US loses one life to COVID-19 every 33 seconds in deadliest week

El Paso County Medical Examiner's Office staff lock-up the mobile morgues before moving bodies that are in bags labeled "Covid" from refrigerated trailers into the morgue office amid the coronavirus disease (COVID-19) outbreak, in El Paso, Texas, U.S. November 23, 2020. REUTERS/Ivan Pierre Aguirre

El Paso County Medical Examiner’s Office staff lock-up the mobile morgues before moving bodies that are in bags labeled “Covid” from refrigerated trailers into the morgue office amid the coronavirus disease (COVID-19) outbreak, in El Paso, Texas, U.S. November 23, 2020. REUTERS/Ivan Pierre Aguirre

In the United States last week, someone died from COVID-19 every 33 seconds.

The disease claimed more than 18,000 lives in the seven days ended Dec. 20, up 6.7% from the prior week to hit another record high, according to a Reuters analysis of state and county reports.

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Despite pleas by health officials not to travel during the end-year holiday season, 3.2 million people were screened at U.S. airports on Friday, Saturday and Sunday.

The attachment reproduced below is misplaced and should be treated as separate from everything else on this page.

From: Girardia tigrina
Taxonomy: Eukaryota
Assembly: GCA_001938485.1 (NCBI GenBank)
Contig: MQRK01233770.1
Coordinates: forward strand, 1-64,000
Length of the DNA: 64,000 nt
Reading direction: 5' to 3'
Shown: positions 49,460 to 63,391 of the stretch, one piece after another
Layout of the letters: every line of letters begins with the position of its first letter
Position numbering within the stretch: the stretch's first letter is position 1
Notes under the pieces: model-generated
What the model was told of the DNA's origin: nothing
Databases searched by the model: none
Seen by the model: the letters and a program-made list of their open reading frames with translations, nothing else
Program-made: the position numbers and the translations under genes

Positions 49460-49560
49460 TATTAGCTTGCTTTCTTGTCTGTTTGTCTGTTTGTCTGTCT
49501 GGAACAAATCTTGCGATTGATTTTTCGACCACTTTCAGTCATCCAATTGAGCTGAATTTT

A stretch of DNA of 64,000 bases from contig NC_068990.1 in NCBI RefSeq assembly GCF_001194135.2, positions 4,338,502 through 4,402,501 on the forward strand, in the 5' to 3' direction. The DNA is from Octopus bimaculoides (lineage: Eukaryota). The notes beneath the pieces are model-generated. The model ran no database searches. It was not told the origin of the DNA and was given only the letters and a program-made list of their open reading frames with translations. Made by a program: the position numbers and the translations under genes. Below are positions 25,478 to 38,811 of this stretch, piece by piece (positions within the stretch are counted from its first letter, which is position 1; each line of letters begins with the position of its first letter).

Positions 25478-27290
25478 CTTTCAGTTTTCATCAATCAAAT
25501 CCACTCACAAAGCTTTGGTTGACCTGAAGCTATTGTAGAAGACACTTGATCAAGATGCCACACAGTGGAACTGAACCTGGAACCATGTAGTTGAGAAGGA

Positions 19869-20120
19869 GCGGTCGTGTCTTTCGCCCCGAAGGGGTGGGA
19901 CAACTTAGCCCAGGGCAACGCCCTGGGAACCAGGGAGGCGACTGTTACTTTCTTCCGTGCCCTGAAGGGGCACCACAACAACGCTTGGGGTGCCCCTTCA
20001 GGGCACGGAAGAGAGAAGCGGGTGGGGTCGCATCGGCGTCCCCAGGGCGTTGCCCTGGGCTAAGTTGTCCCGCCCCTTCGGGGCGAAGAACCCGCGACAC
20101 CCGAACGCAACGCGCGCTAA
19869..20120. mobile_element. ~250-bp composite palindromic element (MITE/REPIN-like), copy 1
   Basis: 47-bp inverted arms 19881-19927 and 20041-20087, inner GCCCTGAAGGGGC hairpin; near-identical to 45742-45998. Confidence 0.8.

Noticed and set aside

Health officials are worried that a surge in infections from holiday gatherings could overwhelm hospitals, some of which are already at capacity after Thanksgiving celebrations.

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And while the country has begun to administer two new vaccines, it may be months before the inoculations put a dent in the coronavirus outbreak.

The number of new COVID-19 cases last week fell 1% to nearly 1.5 million. Tennessee, California and Rhode Island had the highest per capita new cases in the country, according to the Reuters analysis. In terms of deaths per capita, Iowa, South Dakota and Rhode Island were the hardest hit.

Across the United States, 11.3% of tests came back positive for the virus, down from 12% the prior week, according to data from the volunteer-run COVID Tracking Project. Out of 50 states, 31 had a positive test rate of 10% or higher. The highest rates were in Iowa and Idaho at over 40%.

The World Health Organization considers positive test rates above 5% concerning because it suggests there are more cases in the community that have not yet been uncovered.

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